4 March 2022

How you can help residents feel right at Home in Queanbeyan

| Sally Hopman
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Group of four people

Long-term Home in Queanbeyan volunteer Mario Sallecchia, home manager Anne Pratt, Hands Across Canberra CEO Peter Gordon and home resident Lyshane. Photo: Michelle Kroll.

More than 12 years ago Lyshane, who was blind, living alone in a Canberra unit and had schizophrenia, fell down 13 steps.

In her mid-50s at the time, she knew immediately that her time living alone had come to an end, simply because it had just become too dangerous.

But that didn’t mean her life was over. She had already overcome enough obstacles in her life to leave lesser people reeling.

Lyshane said it was at age 49 she knew she was going blind.

“I went to Sydney for a corneal graft because my cornea had worn out,” she said.

“After the operation, they took the bandages off and asked me what I could see. I told them nothing. Then they decided to do another graft and after that operation they asked me again what I could see. I still couldn’t see anything. That’s when they said there was nothing more they could do.”

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Today Lyshane is living a full and independent life thanks to a remarkable little place – Home in Queanbeyan.

“I can paddle my own boat,” she said.

Home in Queanbeyan is funded, operated and supported by the local community, giving people with mental health issues the opportunity to live an independent life – but with help close at hand if needed.

It was the brainchild of Father Peter Day who, back in 2004, had an idea. What if we created a safe place for homeless people who were mentally ill? A place that wasn’t an asylum or a refuge but a home. A place where independence was respected but where there was help 24 hours a day if needed.

A year later, the idea had far from faded. In fact, when he mentioned it to his friend Anne Pratt, she said, immediately, “I’m in”.

Woman smiling

Long-term Home in Queanbeyan resident Lyshane said: “I can paddle my own boat”. Photo: Michelle Kroll.

Today, Anne is not only still “in”, she’s the manager of Home in Queanbeyan. “I’ve been here longer than most of the furniture,” she joked.

The Crawford Street premises today is home to 20 residents; six women and 14 men. They’re supported by Anne and her team as well as a band of volunteers who do everything from taking residents out for a coffee to cooking the evening meal to just offering a listening ear. It also has the support of local police, health services and others.

What makes Home in Queanbeyan work?

“It’s because we’re like a family,” Anne said. “We’re a real community here.

“When Peter Day set it up, we chose not to ask for government funding, because we wanted to be funded by the community – and that’s what’s happened.

“If we received government funding the community could step back, thinking we don’t need them any more, and that’s not what we want. This place is all about community. ”

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Despite its name, Anne said geography didn’t come into it when it came to helping people in need. People from Canberra were as regular residents at the Queanbeyan home as were those from NSW.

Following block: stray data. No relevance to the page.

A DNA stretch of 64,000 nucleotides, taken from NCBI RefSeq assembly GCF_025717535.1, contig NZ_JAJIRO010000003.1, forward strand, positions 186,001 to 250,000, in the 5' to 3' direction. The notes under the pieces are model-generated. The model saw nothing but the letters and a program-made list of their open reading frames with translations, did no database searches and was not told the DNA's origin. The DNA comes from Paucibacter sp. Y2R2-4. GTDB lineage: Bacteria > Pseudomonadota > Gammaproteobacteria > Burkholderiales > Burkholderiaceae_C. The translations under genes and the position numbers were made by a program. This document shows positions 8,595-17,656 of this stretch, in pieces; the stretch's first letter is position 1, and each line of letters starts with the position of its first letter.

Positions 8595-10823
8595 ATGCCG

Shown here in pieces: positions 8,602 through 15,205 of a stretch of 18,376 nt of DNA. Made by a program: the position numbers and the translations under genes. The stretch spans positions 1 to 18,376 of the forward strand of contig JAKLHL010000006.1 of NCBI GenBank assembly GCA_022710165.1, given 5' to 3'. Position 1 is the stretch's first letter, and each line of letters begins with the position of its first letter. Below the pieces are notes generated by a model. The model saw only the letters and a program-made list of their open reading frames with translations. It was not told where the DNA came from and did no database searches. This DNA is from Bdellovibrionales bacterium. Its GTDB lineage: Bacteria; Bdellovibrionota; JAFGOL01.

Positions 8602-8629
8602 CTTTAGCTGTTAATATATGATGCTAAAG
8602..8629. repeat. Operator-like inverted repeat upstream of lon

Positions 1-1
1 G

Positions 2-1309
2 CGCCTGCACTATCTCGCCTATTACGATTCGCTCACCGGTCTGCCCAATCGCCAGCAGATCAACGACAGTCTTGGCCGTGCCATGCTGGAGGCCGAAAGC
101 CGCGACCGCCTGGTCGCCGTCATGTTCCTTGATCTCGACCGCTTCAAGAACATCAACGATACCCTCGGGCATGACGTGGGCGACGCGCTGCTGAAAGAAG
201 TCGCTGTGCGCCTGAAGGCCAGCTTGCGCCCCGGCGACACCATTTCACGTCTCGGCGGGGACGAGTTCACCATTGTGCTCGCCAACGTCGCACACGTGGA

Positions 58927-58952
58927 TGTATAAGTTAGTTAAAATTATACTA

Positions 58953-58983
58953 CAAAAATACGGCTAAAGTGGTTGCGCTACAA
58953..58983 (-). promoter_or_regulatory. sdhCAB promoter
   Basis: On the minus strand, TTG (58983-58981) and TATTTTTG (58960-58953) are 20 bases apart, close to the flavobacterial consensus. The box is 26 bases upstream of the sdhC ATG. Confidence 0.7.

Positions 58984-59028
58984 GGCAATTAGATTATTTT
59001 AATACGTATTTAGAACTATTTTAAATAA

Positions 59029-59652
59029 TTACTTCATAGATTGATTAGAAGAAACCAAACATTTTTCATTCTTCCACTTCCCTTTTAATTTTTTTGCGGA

Home in Queanbeyan couldn’t survive without its dedicated band of volunteers, from retired professionals to schoolchildren.

Mario Sallecchia, one of the longest-serving volunteers, said it’s all about listening.

“You need to listen to people, need to understand what people are going through,” he said.

“You also have to know that volunteering is not for everyone – but if you have patience and a little understanding – it could be for you. You also need to enjoy a joke or two.”

Hands Across Canberra CEO Peter Gordon said people outside the capital often thought of Canberra as a prosperous city without problems like homelessness.

“People don’t realise how many homeless people we have in Canberra, particularly women. It’s just that you don’t see homeless women on the streets here because it is too dangerous for them to be out there,” he said.

Anyone could find themselves homeless. Some people, he said, think it can’t happen to them, but it can and does. Circumstances can change suddenly, rendering people in situations they never thought they’d find themselves in.

Man cooking

Volunteer Mario Sallecchia has been helping to cook for residents for years. Their favourite meal? Lasagne, he said. Photo: Michelle Kroll.

Peter called on the people of Canberra and region to think of folk in need in the lead-up to Canberra Day on 14 March.

“We want people to give where they live,” he said. “I would really like to see people celebrate Canberra Day by helping out a group like Home in Queanbeyan,” he said, adding that Canberra was the second most generous city in Australia.

“I’d especially like to see some of the big companies in Canberra, the multinationals, put something back into the community. Their staff give back but the employers themselves could be more involved. The people who work for them do, but not the companies themselves.”

The Canberra Day appeal culminates with Hands Across Canberra’s 2022 Giving Day on 9 March, when the community is asked to donate to local groups like Home in Queanbeyan over a 48-hour period.

To help the 2022 Hands Across Canberra Giving Day, go to the website here.

Home in Queanbeyan is always looking for help, be it through donations of funds, goods or services or people power. If you can help, go to the website.

Original Article published by Sally Hopman on Riotact.

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